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Pakistan: People in Search of Peace


k2 mountain

K2, the 2nd highest mountain on Earth, on the Pakistan’s northern border. © reurinkjan_flickr

Although we never lived in Pakistan, we spent several stretches of two months at a time working at the U.S. Embassy in the capital, Islamabad. Contrary to what one might expect, Islamabad is a beautiful small city with modern houses, good hotels, and welcoming shopping areas.

Refined, Well-educated and Hospitable

As it is impossible to describe the political situation briefly, we would hope only to make one important suggestion.  Although many westerners envision Pakistan as a land of Islamic extremists, we gained the opposite impression.   The Pakistanis we worked with through our Embassy jobs, or met in our regular daily life, were without exception polite, kind, well-spoken and educated.  By nature, Pakistanis are welcoming and hospitable to foreigners, and greet travelers with genuine interest and enthusiasm.  We never experienced the hustle and pushing you sometimes run into, for example, traveling in India.

A People Wanting Peace

Pakistani Girls

Pakistani school girls celebrating Independence day at the Tomb of Quaid. © Kash_if_flickr

The great majority of Pakistanis are not terrorists, but just want to be successful and happy in their daily lives.  Their government often seems indifferent to their struggles, and they perceive some hostility from the outside world.  The more the extremists bomb public places and religious shrines in Pakistan, the more the average Pakistani wants to get rid of them.

A July 2010 interview  in National Geographic magazine with a Pakistani intellectual said that he was hopeful for his country: “I think it’s getting more liberal here.  People are talking about politics, sexuality, all kinds of issues.  It was not like this ten years ago.” (by John Lancaster.)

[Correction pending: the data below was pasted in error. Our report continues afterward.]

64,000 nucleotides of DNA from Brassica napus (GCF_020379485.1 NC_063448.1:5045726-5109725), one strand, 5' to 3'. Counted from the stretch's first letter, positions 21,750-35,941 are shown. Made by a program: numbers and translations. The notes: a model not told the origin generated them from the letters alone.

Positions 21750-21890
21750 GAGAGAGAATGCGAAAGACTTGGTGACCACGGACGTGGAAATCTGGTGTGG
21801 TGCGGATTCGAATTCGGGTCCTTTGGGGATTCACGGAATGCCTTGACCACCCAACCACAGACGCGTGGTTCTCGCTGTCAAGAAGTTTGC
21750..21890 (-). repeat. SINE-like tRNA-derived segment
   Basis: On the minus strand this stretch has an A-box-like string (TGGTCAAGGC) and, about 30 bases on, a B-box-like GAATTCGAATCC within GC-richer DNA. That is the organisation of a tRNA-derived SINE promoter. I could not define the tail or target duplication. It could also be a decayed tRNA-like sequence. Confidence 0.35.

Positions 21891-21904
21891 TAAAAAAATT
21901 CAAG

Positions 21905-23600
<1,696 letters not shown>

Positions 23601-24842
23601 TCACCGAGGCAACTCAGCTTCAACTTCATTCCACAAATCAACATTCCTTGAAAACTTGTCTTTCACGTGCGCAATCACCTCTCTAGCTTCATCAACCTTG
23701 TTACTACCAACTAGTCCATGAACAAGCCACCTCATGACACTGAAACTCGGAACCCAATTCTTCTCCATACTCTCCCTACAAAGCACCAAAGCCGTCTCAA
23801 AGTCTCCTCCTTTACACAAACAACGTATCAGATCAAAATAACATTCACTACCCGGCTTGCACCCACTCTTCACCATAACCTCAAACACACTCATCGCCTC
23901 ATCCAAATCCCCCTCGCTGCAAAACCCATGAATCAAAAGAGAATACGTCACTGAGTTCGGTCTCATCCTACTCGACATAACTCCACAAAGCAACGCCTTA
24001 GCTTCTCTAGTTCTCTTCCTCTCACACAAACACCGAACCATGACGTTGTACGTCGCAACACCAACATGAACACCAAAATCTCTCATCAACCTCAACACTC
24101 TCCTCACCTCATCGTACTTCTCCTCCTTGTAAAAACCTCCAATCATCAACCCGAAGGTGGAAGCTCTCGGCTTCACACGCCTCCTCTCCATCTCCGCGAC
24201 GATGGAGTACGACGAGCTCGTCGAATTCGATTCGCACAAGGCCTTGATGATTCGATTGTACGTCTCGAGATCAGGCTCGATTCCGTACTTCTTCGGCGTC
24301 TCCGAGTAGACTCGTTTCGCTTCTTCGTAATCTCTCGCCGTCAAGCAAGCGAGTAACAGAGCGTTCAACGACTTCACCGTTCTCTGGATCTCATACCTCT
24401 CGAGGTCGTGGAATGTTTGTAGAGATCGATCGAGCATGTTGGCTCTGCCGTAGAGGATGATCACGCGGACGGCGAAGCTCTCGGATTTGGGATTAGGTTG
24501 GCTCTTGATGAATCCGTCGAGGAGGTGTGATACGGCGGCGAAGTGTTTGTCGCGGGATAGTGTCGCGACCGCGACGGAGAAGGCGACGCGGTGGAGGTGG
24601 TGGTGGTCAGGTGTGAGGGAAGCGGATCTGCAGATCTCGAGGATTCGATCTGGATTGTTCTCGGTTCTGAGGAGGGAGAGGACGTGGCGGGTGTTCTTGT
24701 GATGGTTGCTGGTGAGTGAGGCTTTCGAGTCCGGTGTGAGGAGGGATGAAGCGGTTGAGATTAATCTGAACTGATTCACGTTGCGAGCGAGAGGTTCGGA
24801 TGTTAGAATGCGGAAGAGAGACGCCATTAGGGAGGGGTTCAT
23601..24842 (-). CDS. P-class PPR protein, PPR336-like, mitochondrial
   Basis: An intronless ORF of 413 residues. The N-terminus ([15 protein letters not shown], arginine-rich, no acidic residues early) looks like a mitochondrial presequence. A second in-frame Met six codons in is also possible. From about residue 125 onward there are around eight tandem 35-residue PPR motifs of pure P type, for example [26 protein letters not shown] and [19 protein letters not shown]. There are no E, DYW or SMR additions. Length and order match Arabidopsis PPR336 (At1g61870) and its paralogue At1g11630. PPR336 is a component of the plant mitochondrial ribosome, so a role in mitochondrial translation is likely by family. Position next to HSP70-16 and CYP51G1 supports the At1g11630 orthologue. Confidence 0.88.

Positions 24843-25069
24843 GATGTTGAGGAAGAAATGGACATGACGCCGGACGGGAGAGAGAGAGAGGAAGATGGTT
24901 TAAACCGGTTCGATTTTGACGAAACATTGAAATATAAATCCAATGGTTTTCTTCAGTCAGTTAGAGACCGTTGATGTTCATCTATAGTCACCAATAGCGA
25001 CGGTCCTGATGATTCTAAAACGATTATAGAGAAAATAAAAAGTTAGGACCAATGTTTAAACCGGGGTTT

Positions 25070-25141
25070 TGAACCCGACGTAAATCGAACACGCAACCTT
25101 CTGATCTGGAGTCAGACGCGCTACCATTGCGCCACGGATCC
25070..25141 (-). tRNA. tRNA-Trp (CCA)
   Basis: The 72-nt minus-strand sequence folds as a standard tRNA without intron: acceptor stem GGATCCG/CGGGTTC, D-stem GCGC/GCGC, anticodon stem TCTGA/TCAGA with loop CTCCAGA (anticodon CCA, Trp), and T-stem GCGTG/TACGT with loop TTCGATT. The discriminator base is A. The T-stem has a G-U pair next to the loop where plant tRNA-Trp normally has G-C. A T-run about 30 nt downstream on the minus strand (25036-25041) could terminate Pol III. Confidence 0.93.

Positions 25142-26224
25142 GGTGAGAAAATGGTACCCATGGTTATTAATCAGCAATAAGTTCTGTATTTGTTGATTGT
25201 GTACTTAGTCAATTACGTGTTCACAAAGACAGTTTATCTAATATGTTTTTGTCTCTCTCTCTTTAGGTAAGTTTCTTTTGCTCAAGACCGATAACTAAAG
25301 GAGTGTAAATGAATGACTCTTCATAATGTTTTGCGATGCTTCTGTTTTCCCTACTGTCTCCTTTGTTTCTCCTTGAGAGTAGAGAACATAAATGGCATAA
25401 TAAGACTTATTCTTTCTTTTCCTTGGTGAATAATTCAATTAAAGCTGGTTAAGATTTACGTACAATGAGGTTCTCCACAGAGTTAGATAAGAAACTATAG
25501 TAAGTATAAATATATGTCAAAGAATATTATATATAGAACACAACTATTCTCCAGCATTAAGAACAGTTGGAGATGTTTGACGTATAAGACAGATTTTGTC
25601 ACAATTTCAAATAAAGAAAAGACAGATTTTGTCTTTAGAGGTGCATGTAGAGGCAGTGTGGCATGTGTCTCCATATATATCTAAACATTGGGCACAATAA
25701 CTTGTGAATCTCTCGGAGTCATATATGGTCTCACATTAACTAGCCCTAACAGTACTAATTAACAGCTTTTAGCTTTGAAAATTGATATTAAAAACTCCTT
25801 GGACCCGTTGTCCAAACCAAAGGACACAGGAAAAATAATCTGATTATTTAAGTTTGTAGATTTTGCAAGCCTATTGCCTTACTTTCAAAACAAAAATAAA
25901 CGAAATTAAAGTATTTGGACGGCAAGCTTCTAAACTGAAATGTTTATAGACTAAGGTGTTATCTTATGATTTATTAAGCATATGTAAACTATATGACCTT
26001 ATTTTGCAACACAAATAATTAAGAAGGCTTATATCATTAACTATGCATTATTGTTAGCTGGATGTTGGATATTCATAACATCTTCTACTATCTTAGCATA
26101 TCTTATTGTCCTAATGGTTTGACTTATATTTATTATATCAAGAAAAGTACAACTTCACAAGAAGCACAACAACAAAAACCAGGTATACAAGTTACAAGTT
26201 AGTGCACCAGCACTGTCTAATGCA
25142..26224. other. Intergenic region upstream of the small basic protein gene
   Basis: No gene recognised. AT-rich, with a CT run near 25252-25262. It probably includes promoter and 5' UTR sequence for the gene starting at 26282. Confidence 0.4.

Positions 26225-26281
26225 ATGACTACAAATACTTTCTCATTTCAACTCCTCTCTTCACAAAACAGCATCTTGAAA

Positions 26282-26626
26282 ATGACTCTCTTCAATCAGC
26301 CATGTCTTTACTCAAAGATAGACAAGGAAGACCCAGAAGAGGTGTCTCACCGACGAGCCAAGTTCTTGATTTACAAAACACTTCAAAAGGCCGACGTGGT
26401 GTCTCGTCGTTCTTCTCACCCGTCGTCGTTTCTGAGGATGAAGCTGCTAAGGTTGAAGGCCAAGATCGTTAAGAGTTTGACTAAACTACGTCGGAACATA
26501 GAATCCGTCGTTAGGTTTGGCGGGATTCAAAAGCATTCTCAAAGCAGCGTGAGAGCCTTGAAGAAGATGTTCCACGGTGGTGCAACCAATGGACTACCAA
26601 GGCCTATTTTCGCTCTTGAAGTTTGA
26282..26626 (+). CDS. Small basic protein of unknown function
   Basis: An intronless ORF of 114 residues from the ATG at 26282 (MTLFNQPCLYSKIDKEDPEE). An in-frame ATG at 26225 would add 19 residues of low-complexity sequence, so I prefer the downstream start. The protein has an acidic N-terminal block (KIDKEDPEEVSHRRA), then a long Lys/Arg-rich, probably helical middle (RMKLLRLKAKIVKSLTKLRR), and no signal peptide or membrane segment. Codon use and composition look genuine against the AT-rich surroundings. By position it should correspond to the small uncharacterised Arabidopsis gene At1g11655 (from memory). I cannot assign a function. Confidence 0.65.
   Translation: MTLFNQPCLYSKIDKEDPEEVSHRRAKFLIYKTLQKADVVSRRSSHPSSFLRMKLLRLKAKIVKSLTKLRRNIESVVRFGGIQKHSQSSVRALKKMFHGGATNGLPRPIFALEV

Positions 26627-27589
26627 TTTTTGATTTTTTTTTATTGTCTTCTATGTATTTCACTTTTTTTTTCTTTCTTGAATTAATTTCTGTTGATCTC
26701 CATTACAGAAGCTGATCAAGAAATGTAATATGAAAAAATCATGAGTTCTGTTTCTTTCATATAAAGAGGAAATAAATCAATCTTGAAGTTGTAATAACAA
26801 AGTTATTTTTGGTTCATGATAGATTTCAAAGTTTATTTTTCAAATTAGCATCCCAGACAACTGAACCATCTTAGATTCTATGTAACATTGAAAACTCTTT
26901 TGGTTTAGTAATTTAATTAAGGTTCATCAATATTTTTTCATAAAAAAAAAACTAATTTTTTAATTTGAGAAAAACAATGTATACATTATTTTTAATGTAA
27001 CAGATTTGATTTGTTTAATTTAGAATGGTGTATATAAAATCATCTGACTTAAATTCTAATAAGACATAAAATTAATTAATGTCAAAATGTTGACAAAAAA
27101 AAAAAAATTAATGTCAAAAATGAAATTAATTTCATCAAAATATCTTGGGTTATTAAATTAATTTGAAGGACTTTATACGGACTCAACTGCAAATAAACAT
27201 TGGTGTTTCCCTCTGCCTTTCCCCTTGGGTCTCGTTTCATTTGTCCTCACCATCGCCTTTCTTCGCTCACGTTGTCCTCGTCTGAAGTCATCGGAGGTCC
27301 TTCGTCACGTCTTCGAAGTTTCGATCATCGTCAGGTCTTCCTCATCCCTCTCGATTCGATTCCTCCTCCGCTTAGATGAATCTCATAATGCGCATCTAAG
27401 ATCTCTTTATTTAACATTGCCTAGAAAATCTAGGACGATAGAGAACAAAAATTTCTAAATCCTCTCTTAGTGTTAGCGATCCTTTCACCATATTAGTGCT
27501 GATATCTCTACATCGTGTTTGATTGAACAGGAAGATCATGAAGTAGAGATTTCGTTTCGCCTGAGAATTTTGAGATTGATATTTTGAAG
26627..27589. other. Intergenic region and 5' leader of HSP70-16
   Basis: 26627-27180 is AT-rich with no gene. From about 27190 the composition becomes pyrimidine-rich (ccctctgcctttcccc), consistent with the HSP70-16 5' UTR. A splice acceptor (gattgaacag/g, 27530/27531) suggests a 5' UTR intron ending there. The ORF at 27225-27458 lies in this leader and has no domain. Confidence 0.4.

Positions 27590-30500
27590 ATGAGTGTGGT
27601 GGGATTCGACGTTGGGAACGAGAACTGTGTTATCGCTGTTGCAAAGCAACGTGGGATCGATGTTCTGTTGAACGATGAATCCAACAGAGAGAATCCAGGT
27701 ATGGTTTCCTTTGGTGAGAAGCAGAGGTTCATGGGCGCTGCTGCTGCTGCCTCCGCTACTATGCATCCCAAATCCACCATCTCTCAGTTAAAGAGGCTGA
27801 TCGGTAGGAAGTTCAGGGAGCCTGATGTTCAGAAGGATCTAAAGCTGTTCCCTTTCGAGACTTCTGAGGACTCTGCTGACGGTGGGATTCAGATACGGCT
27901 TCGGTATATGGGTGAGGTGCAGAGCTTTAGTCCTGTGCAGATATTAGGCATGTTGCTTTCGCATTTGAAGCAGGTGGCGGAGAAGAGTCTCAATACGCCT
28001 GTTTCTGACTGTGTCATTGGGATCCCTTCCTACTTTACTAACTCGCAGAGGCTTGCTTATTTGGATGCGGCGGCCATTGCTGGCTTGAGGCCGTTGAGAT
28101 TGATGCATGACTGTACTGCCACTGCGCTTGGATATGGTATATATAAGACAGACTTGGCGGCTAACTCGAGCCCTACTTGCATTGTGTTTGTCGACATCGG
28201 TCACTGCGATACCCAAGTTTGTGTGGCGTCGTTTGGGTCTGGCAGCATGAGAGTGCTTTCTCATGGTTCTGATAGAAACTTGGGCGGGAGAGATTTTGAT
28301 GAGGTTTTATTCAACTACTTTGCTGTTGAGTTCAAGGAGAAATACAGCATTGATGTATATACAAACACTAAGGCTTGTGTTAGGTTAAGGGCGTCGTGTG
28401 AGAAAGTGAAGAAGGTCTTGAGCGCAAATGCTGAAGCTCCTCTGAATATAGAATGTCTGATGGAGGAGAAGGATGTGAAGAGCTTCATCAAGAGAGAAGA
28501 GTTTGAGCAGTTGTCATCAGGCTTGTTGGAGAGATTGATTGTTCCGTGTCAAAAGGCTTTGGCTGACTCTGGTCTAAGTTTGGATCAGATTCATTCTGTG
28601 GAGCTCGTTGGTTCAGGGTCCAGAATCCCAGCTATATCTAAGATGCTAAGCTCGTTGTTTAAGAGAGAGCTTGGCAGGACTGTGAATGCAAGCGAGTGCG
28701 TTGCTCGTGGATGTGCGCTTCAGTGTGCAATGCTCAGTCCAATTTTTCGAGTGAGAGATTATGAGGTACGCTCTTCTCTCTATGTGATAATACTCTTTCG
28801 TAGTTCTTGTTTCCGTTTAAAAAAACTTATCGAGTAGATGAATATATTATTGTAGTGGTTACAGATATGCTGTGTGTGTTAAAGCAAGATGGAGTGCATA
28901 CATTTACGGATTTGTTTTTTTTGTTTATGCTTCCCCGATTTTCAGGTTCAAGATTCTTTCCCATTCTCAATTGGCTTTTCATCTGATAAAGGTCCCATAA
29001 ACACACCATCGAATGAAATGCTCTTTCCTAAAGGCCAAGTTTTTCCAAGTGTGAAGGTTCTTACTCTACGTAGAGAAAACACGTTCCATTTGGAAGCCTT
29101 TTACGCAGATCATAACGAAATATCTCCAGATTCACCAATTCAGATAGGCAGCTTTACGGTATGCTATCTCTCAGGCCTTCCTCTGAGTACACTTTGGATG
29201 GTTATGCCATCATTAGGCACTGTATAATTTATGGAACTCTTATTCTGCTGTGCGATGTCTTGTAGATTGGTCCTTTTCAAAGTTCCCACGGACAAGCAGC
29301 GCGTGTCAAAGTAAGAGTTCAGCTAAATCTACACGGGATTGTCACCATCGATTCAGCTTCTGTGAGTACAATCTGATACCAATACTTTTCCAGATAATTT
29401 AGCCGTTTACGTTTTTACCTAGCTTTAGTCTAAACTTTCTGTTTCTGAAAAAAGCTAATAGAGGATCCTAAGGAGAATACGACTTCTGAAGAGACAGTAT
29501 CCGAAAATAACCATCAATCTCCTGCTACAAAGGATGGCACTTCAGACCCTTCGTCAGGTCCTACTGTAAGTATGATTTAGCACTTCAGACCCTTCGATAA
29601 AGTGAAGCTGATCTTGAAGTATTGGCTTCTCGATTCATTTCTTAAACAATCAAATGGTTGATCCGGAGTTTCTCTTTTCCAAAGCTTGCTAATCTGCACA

Pakistan’s Vibrant Rug Industry

Pakistani has become one of the world’s best and largest exporters of hand-made “Oriental” carpets.  Many women in rural areas can work weaving in their homes, and the industry now supports the employment of more than 1.5 million people, primarily in poor areas of the country.  The Pakistani government has been smart in encouraging this important source of foreign exchange and strongly supports the export of carpets.

Pakistan Chobi Rug

“Chobi” rug woven in Pakistan

Many Pakistani carpet weavers are now quite skilled and work with good wool and dyes; for this reason, and the fact that wages remain low, their quality is now very competitive on the world market.  Often  tourists in Turkey purchase “Turkish” carpets that were actually imported there from Pakistan.

High Mountain Adventures for Tourists

The name Pakistan comes from the Urdu, “Pak” (pure) and “stan” (country).  It is almost twice the size of California and borders Iran, Afghanistan, India and the Arabian Sea on the south.  Tourists would enjoy the great Pamir and Karakoram mountain ranges, which include some of the highest peaks in the world.   Pakistan offers great adventures along the Karakoram mountain highway, visiting the beautiful historical capital Lahore, shopping in the incredible crowded bazaars of Quetta or Peshawar, and even seeing the more cosmopolitan side in Islamabad or Karachi.